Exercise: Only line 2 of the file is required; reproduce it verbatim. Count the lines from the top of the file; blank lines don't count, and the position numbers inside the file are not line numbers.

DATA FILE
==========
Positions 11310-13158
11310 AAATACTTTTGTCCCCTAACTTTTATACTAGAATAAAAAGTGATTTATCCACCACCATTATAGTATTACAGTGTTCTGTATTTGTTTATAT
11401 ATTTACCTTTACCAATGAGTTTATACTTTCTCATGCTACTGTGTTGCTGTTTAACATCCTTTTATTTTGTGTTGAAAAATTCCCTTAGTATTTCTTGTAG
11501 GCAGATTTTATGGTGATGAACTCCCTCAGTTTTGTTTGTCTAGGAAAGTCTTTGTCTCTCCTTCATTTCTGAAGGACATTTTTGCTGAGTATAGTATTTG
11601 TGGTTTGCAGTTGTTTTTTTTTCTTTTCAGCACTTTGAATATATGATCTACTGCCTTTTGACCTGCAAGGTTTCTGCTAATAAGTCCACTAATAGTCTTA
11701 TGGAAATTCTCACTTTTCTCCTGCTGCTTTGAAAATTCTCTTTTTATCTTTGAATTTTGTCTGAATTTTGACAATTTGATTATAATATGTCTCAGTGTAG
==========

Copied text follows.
11310 AAATACTTTTGTCCCCTAACTTTTATACTAGAATAAAAAGTGATTTATCCACCACCATTATAGTATTACAGTGTTCTGTATTTGTTTATAT